we obtain the general equations governing the truss force/displacement equilibrium conditions.

(8.39)

Principles of Computer-Aided Design and Manufacturing Second Edition 2004 – ISBN 0-13-064631-8

Author: Prof. Farid. Amirouche, University of Illinois-Chicago

8.5 Solution of the Truss Problem

Note how in Equation (8.39) the unknowns are in the global force array as well as in the joint displacement vector. A typical strategy to solve such a problem in which the unknowns are on both sides of the equation

is to solve for the U’s first by partitioning the matrices such that the force vector is completely

in terms of the known forces. Eliminating the reaction forces does the partitioning.

The resulting equation is :

(8.40)

(8.41)

Principles of Computer-Aided Design and Manufacturing Second Edition 2004 – ISBN 0-13-064631-8

Author: Prof. Farid. Amirouche, University of Illinois-Chicago

8.5 Solution of the Truss Problem

Once the equations are solved for the displacements, reactions R1x, R1y, and R2y

can be evaluated by Pre-multiplying the corresponding terms

of [K] and [U] in Equation (8.39).

The solutions are found to be :

(8.42)

Principles of Computer-Aided Design and Manufacturing Second Edition 2004 – ISBN 0-13-064631-8

Author: Prof. Farid. Amirouche, University of Illinois-Chicago

8.5 Solution of the Truss Problem

The answers obtained from the FEM analysis as described before can be checked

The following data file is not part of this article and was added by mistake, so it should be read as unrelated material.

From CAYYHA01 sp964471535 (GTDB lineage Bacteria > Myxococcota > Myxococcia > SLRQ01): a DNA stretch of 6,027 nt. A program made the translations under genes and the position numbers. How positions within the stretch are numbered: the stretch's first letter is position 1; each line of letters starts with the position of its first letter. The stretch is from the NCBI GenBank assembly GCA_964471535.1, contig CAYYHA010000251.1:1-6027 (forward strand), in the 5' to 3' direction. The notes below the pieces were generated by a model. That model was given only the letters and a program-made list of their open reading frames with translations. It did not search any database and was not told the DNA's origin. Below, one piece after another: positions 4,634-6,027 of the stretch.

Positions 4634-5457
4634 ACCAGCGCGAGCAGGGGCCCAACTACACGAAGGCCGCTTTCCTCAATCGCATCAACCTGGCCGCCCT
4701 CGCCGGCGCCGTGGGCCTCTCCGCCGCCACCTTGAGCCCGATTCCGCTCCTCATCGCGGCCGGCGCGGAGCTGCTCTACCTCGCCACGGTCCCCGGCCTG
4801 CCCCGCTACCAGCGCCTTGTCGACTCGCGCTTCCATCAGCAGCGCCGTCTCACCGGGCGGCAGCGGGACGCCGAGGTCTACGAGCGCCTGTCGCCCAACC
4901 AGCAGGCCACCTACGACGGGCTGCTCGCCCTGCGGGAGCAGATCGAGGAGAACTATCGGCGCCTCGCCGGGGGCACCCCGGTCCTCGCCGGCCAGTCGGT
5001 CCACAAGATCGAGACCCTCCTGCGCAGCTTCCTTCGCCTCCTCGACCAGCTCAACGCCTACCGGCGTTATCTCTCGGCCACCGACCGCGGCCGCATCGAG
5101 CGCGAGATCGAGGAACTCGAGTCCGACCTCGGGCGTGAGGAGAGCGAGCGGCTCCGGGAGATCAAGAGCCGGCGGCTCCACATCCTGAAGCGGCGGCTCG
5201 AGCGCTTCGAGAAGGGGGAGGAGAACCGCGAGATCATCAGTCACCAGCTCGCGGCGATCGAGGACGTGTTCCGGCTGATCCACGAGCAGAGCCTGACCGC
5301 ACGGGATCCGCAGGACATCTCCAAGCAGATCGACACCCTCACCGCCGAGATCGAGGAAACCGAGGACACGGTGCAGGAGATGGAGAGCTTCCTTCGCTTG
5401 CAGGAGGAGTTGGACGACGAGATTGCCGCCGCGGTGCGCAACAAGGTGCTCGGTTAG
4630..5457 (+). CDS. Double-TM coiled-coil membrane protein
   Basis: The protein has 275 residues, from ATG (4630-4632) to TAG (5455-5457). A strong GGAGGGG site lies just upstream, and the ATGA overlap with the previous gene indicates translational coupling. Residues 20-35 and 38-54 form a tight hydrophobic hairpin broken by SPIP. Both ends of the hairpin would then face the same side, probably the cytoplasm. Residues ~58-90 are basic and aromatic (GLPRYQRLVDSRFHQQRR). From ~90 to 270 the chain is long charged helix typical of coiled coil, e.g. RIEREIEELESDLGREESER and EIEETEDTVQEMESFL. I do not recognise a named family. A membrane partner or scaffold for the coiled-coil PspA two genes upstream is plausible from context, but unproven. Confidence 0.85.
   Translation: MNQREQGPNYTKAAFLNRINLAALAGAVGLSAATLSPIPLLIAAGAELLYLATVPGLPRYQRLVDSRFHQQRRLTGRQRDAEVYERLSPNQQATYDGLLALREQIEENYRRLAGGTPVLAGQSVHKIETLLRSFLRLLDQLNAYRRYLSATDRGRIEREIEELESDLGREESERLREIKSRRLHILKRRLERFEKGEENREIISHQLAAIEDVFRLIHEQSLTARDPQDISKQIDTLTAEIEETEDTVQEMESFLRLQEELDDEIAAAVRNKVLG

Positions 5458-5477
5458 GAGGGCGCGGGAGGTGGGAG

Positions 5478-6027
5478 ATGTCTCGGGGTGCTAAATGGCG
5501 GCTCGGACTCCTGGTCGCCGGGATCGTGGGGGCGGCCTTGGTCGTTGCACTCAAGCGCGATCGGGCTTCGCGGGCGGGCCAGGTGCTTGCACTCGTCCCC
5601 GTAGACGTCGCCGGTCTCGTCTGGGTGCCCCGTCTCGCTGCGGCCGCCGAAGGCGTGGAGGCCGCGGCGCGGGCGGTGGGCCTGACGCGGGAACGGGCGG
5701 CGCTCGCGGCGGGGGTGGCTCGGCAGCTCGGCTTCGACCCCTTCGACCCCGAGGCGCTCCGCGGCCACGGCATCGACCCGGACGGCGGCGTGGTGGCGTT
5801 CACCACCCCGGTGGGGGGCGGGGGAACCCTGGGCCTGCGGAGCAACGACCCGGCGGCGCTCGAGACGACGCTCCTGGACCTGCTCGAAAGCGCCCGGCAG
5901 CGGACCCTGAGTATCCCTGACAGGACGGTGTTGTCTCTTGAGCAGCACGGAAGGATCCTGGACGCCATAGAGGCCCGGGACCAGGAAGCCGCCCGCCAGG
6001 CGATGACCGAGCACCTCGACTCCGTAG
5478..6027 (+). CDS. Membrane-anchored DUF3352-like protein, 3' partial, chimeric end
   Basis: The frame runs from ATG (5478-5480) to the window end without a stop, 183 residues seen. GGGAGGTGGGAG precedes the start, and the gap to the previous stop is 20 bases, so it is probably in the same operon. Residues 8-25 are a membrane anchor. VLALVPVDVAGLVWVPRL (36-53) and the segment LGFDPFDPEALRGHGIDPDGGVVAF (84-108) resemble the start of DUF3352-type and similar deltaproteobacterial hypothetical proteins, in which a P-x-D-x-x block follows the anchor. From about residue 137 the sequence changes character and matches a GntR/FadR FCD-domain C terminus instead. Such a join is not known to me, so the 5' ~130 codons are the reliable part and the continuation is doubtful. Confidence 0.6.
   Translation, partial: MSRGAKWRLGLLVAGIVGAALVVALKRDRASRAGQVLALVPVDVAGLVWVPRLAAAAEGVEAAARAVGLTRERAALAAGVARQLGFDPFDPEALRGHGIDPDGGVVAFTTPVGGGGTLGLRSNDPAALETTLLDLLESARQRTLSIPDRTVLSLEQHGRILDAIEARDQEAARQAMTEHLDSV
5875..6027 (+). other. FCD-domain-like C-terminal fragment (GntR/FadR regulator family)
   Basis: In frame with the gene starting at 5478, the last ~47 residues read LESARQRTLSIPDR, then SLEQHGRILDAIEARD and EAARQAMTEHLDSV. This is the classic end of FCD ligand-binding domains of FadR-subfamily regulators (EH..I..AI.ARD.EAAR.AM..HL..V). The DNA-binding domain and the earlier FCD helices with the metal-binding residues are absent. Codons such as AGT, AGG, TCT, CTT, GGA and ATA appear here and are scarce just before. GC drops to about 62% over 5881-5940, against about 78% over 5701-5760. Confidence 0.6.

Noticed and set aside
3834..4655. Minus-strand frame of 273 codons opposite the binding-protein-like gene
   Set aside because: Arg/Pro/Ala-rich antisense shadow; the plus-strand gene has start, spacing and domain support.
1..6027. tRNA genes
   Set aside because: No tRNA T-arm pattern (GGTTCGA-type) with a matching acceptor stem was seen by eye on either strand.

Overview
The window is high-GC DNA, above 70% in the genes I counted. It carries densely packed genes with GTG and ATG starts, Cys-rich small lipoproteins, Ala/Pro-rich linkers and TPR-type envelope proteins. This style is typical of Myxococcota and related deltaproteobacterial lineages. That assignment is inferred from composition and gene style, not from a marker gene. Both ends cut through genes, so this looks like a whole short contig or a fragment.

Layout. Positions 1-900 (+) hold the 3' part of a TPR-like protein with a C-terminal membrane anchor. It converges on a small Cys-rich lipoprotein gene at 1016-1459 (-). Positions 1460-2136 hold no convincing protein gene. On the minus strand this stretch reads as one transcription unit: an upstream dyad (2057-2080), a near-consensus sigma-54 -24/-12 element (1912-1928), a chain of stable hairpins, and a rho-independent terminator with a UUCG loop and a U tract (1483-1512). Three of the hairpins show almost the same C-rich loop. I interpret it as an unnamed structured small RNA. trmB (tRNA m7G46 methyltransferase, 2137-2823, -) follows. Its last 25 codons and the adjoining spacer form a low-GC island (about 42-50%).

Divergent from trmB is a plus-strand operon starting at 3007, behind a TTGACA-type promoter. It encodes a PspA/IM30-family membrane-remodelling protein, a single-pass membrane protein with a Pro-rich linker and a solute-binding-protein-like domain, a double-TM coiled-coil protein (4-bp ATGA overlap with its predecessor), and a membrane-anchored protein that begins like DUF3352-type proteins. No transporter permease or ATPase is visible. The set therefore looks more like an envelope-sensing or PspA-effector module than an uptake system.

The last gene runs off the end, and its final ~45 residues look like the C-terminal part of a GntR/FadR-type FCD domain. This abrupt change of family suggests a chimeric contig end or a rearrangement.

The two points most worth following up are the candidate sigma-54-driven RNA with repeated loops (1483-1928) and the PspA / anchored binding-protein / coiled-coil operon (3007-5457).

by simply taking the free-body diagram for the truss as shown in Figure 8.5.

Figure 8.5 A simple free-body diagram of 2D truss subject to loading

Principles of Computer-Aided Design and Manufacturing Second Edition 2004 – ISBN 0-13-064631-8

Author: Prof. Farid. Amirouche, University of Illinois-Chicago

8.5 Solution of the Truss Problem

Writing the equilibrium equations

(8.43)

We get

(8.44)

Which checks with the FEM solution.

Principles of Computer-Aided Design and Manufacturing Second Edition 2004 – ISBN 0-13-064631-8

Author: Prof. Farid. Amirouche, University of Illinois-Chicago

8.6 Evaluation of the Local Forces

- 8.6 EVALUATION OF THE LOCAL FORCES

The internal forces are those that are either compressing or

causing the truss elements in tension.

To find the components of the forces acting at each end,

we use the previously computed global displacements and local stiffness matrix.

From Equation (8.21), we have

(8.45)

Principles of Computer-Aided Design and Manufacturing Second Edition 2004 – ISBN 0-13-064631-8

Author: Prof. Farid. Amirouche, University of Illinois-Chicago

8.6 Evaluation of the Local Forces

Let the local displacement be written as ueij, where e is the element number of the truss,

i denotes either end 1 or end 2 of the element, and j assigns the direction x or y to the end displacements.

Assuming that all elements of the truss undergo the same displacements at each joint, we then write the following :

For joint 1:

For joint 2:

(8.46)

(8.47)

For joint 3:

(8.48)

Principles of Computer-Aided Design and Manufacturing Second Edition 2004 – ISBN 0-13-064631-8

Author: Prof. Farid. Amirouche, University of Illinois-Chicago

8.6 Evaluation of the Local Forces

For joint 5

For joint 4:

(8.49)

(8.50)